Xyris montana Ries
Montane Yellow-eyed Grass
Click to enlarge
Basis for Listing
Xyris montana is endemic to North America primarily occurring as an Atlantic Coastal Plain species with local distributions occurring westerly to northwestern Minnesota. Since first documented in the state in 1970 from a boggy lake habitat in St. Louis County, this species has been recorded from Beltrami, Koochiching, Itasca, Lake, and Cook counties. Approximately 65% of the known occurrences are from central Lake County. Although difficult to determine what actually constitutes individual populations, it is estimated that 3-4 dozen populations have now been documented in the state. However, most of these populations have not been revisited since their initial observations. Xyris montana was listed as a special concern species in Minnesota in 1984.
Xyris montana is a cespitose (growing in tufts) perennial that is 5-30 cm (2.0-11.8 in.) tall. The leaves are mostly basal, long and linear (<2 mm (0.008 in.) wide), and the flowers are borne in a single, compact head atop a long scape. The lateral sepals are straight with a scarious keel that is either entire or finely toothed at the apex. The petals are yellow and apparently open in the morning (Kral 2000).
Xyris montana primarily occurs in sunny, acidic, peaty habitats. These include the Sphagnum spp. (sphagnum moss) shores and mats of bog lakes and bog ponds; boggy pools, puddles and depressions in fens (typically near water bodies); and water tracks of larger peatland complexes. Most of the known occurrences for this species in Minnesota are from smaller and often isolated (from each other) boggy ponds and fens. Associated plant species include Lycopodiella inundata (bog clubmoss), Scheuchzeria palustris (Scheuchzeria), Rhynchospora alba (white beak rush), and R. fusca (sooty-colored beak rush).
Biology / Life History
Xyris montana is a perennial herb. It apparently has no nectaries and is either pollinated by wind or by pollen feeding insects such as bees and flies (Kral 2000). The species reproduces by seed.
Conservation / Management
Other than becoming a little more successful in determining where this species may occur and estimating its abundance, populations are not currently being further assessed. Well-designed monitoring efforts are necessary in order to better understand species ecology and how populations are responding to management activities and a changing environment. The potential threats to X. montana include outright destruction of habitat and physical, chemical, or hydrological alterations of habitat conditions. Many populations are in boggy areas where people typically do not recreate. However, these saturated, peaty substrates are readily disturbed and mucked up when visited, which is a concern. Bog lakes are also often managed as brook trout (Salvelinus fontinalis) fisheries or used for bait leech harvesting. This can alter the existing aquatic ecosystem and result in recreational impacts to sensitive habitats near landings and fishable shorelines and pond edge habitats where X. montana often occurs.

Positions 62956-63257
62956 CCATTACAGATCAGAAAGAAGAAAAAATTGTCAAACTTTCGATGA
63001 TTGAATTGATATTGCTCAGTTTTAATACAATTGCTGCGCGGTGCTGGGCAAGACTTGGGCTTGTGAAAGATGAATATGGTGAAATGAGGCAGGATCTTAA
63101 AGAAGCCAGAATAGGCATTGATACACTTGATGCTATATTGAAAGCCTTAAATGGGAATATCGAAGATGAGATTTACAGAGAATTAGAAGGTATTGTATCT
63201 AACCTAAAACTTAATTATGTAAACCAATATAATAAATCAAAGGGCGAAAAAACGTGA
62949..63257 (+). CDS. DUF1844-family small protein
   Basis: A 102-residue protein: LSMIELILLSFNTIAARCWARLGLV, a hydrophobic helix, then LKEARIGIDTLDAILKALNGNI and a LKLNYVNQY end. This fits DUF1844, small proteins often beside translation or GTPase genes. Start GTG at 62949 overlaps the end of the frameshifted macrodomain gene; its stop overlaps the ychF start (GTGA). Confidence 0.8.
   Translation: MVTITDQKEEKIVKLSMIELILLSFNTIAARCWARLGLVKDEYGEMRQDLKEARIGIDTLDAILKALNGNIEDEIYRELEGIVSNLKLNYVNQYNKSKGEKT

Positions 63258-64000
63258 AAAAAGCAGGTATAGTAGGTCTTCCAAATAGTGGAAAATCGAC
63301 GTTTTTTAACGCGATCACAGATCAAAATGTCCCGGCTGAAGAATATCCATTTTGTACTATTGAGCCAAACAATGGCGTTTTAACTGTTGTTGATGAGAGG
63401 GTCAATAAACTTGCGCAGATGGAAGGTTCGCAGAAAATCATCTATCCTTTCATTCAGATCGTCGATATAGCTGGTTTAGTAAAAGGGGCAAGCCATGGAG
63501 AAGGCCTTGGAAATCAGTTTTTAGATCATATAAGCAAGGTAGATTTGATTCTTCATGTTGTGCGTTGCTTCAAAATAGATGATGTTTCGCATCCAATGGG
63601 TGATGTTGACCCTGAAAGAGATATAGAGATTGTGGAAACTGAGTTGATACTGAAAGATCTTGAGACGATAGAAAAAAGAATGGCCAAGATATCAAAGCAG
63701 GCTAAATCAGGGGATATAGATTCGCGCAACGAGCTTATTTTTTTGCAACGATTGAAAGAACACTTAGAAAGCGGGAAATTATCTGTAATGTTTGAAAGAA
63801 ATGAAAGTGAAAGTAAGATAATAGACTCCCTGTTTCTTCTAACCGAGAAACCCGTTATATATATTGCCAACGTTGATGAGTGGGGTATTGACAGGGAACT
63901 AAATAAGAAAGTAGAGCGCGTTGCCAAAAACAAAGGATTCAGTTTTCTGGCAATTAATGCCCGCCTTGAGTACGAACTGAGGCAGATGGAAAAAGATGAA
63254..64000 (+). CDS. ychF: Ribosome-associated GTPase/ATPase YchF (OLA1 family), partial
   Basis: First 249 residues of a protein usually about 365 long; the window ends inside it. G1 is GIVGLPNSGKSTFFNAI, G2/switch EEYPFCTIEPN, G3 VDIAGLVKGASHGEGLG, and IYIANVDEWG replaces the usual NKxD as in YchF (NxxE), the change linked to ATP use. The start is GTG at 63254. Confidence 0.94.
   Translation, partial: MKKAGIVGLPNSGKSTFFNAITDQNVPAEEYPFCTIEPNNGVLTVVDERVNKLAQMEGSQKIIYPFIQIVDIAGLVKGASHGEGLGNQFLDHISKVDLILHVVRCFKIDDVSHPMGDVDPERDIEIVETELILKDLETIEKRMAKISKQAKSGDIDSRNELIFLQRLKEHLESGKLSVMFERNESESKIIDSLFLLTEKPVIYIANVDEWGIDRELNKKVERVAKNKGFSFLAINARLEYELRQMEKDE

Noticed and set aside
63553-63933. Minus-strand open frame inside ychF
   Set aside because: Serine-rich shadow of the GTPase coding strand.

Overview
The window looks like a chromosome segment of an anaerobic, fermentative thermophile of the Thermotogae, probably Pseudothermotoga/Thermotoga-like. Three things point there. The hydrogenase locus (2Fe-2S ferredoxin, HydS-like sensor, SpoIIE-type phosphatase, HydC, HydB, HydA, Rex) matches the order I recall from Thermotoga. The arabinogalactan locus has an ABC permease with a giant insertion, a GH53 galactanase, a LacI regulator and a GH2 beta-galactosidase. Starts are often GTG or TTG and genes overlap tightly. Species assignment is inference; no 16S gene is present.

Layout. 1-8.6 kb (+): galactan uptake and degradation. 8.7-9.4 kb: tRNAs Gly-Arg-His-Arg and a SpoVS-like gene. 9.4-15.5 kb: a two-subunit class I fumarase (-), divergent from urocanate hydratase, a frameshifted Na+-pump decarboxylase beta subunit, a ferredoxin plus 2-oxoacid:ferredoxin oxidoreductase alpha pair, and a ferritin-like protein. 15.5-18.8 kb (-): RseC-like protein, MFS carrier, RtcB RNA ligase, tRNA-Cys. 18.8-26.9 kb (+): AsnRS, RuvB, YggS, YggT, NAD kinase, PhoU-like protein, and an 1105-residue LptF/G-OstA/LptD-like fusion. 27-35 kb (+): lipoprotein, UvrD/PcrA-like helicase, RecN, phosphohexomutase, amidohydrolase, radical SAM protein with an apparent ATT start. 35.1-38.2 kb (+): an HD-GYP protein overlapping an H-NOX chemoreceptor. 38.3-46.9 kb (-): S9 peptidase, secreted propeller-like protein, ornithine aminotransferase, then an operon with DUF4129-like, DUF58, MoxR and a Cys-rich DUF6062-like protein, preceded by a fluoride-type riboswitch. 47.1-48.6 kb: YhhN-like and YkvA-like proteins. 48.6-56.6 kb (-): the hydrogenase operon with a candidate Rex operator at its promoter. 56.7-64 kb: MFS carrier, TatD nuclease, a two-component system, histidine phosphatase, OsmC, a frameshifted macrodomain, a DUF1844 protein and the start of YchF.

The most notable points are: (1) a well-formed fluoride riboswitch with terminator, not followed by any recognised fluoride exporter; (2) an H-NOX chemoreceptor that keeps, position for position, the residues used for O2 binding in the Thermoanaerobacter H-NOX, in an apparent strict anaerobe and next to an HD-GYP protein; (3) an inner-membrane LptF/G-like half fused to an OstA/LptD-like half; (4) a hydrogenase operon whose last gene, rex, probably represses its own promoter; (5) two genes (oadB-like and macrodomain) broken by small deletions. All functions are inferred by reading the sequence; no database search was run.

Conservation Efforts in Minnesota
While most populations of X. montana occur on state and federal land, less than 20% of them occur in areas formally protected and designated as Scientific and Natural Areas or the Boundary Waters Canoe Area Wilderness.
Crow, G. E., and C. B. Hellquist. 2000. Aquatic and wetland plants of northeastern North America. Volume 2. Angiosperms: Monocotyledons. University of Wisconsin Press, Madison, Wisconsin. 400 pp.
Kral, R. 2000. Xyris. Pages 155-167 in Flora of North America Editorial Committee, editors. Flora of North America north of Mexico. Volume 22. Oxford University Press, New York, New York.
Voss, E. G. 1972. Michigan Flora Part I. Gymnosperms and Monocots. Cranbrook Institute of Science Bulletin 55 and the University of Michigan Herbarium. University of Michigan, Ann Arbor, Michigan. 488 pp.